How would you from the noun epanorthosis derive a name describing a person who frequently uses this rhetorical tactic?

An epanorthocian? Eparnorcian? Epanorthologist? Epanorthic? Something else?

The word means the intentional immediate replacement of a word or phrase with a more correct or emphatic one.

Schoolbook example: "Thousands, no, millions!"

Geeky example: "Be nice to this fool^H^H^H^Hgentleman; he's visiting from corporate HQ." (Where ^H is the control code for Backspace.)

More: The Free Dictionary, Wikipedia

  • Definitely not -ologist that would be one who studies e~.
    – Jim
    Feb 27, 2016 at 7:36

1 Answer 1


Your best bet is probably 'epanorthotist'. The precedent set by 'orthotist' is

orthotist, n.
A person who makes or fits orthoses.

["orthotist, n.". OED Online. December 2015. Oxford University Press. http://www.oed.com/view/Entry/260953?redirectedFrom=orthotist (accessed February 27, 2016).]

The same agentive suffix suits 'epanorthosis', which derives from the compound of the prefix 'epana-' (itself a compound prefix deriving from the prepositions 'epi' and 'ana') and 'orthosis'.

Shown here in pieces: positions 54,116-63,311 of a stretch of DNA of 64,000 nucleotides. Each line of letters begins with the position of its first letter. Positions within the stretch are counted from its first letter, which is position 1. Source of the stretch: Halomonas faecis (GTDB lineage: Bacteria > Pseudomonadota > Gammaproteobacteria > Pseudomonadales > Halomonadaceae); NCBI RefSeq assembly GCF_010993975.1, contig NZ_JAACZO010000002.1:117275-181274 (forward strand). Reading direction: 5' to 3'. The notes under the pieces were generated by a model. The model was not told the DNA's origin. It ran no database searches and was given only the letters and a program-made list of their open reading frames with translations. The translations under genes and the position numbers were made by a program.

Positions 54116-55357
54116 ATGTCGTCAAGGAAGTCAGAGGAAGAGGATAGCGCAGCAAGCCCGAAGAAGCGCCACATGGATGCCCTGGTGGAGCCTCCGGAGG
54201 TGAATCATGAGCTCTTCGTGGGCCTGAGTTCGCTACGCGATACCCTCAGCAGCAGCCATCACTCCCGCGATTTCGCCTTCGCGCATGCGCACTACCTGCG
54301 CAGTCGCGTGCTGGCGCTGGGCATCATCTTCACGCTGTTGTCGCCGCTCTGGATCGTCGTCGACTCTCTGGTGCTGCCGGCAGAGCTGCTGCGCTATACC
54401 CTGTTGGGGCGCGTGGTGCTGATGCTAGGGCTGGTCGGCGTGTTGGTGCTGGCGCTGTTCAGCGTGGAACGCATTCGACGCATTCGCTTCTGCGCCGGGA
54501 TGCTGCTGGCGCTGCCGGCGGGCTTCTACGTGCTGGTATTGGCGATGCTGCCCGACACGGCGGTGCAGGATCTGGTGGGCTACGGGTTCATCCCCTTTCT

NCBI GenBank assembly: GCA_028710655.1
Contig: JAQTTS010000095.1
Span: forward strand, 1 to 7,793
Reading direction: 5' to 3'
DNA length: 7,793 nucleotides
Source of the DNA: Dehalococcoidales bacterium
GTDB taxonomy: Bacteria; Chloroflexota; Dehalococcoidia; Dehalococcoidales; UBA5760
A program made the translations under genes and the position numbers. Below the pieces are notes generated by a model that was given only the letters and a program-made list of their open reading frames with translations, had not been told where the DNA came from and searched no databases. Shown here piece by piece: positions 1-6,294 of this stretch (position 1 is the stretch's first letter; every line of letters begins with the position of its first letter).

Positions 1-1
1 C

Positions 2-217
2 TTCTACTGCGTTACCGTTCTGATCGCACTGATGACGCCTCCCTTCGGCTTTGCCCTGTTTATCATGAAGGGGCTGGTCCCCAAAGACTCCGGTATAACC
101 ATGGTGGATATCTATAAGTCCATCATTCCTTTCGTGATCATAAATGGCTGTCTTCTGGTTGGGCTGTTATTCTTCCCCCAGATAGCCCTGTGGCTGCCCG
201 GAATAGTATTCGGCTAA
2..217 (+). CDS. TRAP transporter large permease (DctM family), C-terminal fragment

epana-, prefix
before stems beginning with a vowel epan-, a combination of two Greek prepositions ἐπ(ί) upon, in addition + ἀνά up, again, occurring in some rhetorical terms, adopted from Greek.
ˌepanorˈthosis n. [Greek ὄρθωσις a setting straight, < ὀρθοῦν, < ὀρθός straight] a figure in which a word is recalled, in order to substitute a more correct or stronger term.

["epana-, prefix". OED Online. December 2015. Oxford University Press. http://www.oed.com/view/Entry/63161?rskey=If9mbn&result=1&isAdvanced=false (accessed February 27, 2016).]

The straightforward noun by agentive suffixation might lose out in recognizability to the existing adjective-noun combinative possibility:

epanorthotic rhetorician

(for the adjective 'epanorthotic', see the list of terms under 'epana-' from the work cited previously).

  • From epanorthotic one might also derive epanorthoticist
    – Jim
    Feb 28, 2016 at 1:45

Your Answer

By clicking “Post Your Answer”, you agree to our terms of service and acknowledge you have read our privacy policy.

Not the answer you're looking for? Browse other questions tagged or ask your own question.